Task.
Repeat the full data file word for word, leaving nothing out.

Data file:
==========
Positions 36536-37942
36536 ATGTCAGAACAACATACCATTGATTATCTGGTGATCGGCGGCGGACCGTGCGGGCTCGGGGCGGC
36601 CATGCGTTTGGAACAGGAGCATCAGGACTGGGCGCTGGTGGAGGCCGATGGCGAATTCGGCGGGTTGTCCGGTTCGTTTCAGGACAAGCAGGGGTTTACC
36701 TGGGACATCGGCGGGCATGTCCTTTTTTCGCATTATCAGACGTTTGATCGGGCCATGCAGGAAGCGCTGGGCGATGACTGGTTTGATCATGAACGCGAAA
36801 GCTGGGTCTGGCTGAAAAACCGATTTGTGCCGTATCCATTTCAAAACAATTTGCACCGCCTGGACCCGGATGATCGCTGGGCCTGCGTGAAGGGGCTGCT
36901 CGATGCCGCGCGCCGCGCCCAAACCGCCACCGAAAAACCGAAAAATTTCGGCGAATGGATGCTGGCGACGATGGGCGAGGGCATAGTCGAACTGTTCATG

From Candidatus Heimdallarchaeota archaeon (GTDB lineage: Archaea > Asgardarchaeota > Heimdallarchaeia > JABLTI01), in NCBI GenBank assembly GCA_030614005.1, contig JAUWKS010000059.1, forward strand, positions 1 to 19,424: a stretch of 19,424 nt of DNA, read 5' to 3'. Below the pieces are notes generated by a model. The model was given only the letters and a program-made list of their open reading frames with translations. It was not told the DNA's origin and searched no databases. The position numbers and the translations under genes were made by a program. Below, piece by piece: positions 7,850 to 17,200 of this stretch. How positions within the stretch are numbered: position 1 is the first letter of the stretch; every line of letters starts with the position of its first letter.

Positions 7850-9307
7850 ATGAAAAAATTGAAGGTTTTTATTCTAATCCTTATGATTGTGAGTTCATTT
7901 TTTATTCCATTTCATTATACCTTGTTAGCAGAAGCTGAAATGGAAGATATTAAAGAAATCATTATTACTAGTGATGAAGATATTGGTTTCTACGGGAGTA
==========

Positions 36536-37942
36536 ATGTCAGAACAACATACCATTGATTATCTGGTGATCGGCGGCGGACCGTGCGGGCTCGGGGCGGC
36601 CATGCGTTTGGAACAGGAGCATCAGGACTGGGCGCTGGTGGAGGCCGATGGCGAATTCGGCGGGTTGTCCGGTTCGTTTCAGGACAAGCAGGGGTTTACC
36701 TGGGACATCGGCGGGCATGTCCTTTTTTCGCATTATCAGACGTTTGATCGGGCCATGCAGGAAGCGCTGGGCGATGACTGGTTTGATCATGAACGCGAAA
36801 GCTGGGTCTGGCTGAAAAACCGATTTGTGCCGTATCCATTTCAAAACAATTTGCACCGCCTGGACCCGGATGATCGCTGGGCCTGCGTGAAGGGGCTGCT
36901 CGATGCCGCGCGCCGCGCCCAAACCGCCACCGAAAAACCGAAAAATTTCGGCGAATGGATGCTGGCGACGATGGGCGAGGGCATAGTCGAACTGTTCATG

From Candidatus Heimdallarchaeota archaeon (GTDB lineage: Archaea > Asgardarchaeota > Heimdallarchaeia > JABLTI01), in NCBI GenBank assembly GCA_030614005.1, contig JAUWKS010000059.1, forward strand, positions 1 to 19,424: a stretch of 19,424 nt of DNA, read 5' to 3'. Below the pieces are notes generated by a model. The model was given only the letters and a program-made list of their open reading frames with translations. It was not told the DNA's origin and searched no databases. The position numbers and the translations under genes were made by a program. Below, piece by piece: positions 7,850 to 17,200 of this stretch. How positions within the stretch are numbered: position 1 is the first letter of the stretch; every line of letters starts with the position of its first letter.

Positions 7850-9307
7850 ATGAAAAAATTGAAGGTTTTTATTCTAATCCTTATGATTGTGAGTTCATTT
7901 TTTATTCCATTTCATTATACCTTGTTAGCAGAAGCTGAAATGGAAGATATTAAAGAAATCATTATTACTAGTGATGAAGATATTGGTTTCTACGGGAGTA